Pre-Owned Assets Tax (POAT) was introduced in the Finance Act 2004. Ten years is a long time but, when it comes to tax statute, ‘age cannot wither her’. This tax has teeth and is capable of biting, not with a tax bill after death, like Inheritance Tax, but, worse, with an annual Income Tax charge that can be a very real drain on cash flow for the living. What is this beast? Read on.
Imagine you get on very well with your parents. Your spouse is fond of your parents too (it happens!). Your parents live a distance away and they are getting older. You can’t get to see them as often as you’d like and you wonder how well they are coping with living on their own. If you had them close to hand, you could keep an eye on them. They in turn would like to see more of you (or is it the grandchildren?). Either way, the perfect solution appears to be that they come to live with you. You’ll need a bigger house though and so six months later you and your spouse are the proud owners of a new home for all the family. You avoided having to get a mortgage because your parents had the money to contribute £100,000 towards the purchase price. It’s essentially a part of your inheritance in advance, so it’s just you and your spouse as the legal owners of the new home for all the family. When your parents eventually manage to sell their own home, they move in with you.
Arrangements like this are bound to become more prevalent. We have heard of the rise of the ‘sandwich generation’ – a generation of people who care for their elderly parents as well as look after their growing children. Where the necessary love and trust exists between family members of different generations, living together like this can make a lot of sense on many levels.
However, unfortunately, it comes with the potential for a POAT problem. In the case of property, POAT applies where a person (who has to be a UK resident for Income Tax purposes) occupies the property (which can be located anywhere in the world) and either:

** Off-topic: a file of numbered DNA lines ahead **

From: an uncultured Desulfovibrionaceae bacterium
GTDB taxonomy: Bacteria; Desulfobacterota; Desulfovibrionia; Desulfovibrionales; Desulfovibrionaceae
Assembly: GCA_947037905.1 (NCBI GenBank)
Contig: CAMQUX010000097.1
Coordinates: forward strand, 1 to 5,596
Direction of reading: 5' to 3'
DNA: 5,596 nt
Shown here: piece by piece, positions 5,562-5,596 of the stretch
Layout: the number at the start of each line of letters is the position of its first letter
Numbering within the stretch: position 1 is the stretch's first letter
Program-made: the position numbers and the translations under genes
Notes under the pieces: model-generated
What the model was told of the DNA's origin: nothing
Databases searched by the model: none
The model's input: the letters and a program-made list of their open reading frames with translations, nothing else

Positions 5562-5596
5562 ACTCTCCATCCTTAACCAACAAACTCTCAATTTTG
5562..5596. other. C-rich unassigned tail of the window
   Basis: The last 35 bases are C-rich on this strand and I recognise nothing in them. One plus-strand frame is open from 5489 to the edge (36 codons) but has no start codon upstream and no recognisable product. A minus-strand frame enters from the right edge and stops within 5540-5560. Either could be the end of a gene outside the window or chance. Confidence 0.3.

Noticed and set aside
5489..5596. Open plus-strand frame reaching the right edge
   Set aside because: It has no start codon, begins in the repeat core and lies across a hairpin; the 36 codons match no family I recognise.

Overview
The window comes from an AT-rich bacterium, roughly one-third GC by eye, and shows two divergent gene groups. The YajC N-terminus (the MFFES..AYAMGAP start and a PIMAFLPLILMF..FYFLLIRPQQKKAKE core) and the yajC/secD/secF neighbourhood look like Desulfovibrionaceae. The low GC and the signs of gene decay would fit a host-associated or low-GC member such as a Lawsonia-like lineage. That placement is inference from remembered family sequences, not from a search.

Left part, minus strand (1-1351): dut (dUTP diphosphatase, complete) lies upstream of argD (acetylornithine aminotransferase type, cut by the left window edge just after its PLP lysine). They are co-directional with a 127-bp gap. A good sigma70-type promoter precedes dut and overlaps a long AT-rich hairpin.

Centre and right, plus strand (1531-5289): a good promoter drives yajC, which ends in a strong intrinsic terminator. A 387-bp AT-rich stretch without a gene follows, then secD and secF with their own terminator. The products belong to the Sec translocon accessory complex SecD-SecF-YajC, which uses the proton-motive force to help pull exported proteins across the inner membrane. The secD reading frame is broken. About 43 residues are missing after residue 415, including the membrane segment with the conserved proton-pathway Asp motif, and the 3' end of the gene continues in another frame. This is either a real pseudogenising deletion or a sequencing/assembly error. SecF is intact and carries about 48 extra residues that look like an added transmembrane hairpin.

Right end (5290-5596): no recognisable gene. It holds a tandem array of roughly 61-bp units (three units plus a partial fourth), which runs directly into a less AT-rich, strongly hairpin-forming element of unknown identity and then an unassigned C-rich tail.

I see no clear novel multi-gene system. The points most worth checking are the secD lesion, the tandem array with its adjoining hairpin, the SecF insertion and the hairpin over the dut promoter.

Families are often completely oblivious to the risk of POAT. However, the IHT compliance forms submitted following a death ask some searching questions designed to identify POAT issues and it can be at this stage, when it is too late, that a POAT issue is identified and POAT arrears and interest become due.
The annual POAT charge is calculated with reference to the rental value of the property occupied. If the property would let for £30,000 per annum and the elderly parent contributed all of the purchase price in the above situation, the elderly parent would have an Income Tax liability based on that figure. Limited exclusions do apply and cash gifts made before April 1998 or more than seven years before the occupation commences are not caught. There is also a £5,000 rental benefit de minimis exemption.
The workings of POAT in the context of land are rather subtle and easily overlooked, often because the second limb (contribution) can be indirect – the contribution can be of a different asset (not necessarily cash – maybe another property), which is then used to fund the property that is occupied.
It is difficult to generalise but be vigilant for any situation in which a family member:
It can be possible to do something about the POAT problem if caught in time. For example, it is possible to elect into the Inheritance Tax reservation of benefit regime instead by the end of the January following the tax year in which the POAT charge first applied (so if first application is in the tax year 2015/2016, elect by 31 January 2017), or later at HMRC’s discretion. Alternatively it may be possible to characterise the arrangement as a loan, or find that the contribution was in fact an acquisition of a beneficial interest in the house – both of which avoid POAT because the interest is still within the giver’s estate for Inheritance Tax purposes, which may be better than an annual Income Tax charge.
Remedial action can require the participation of elderly parents. Another reason why, if you suspect a POAT problem, your clients must grasp the nettle with all speed.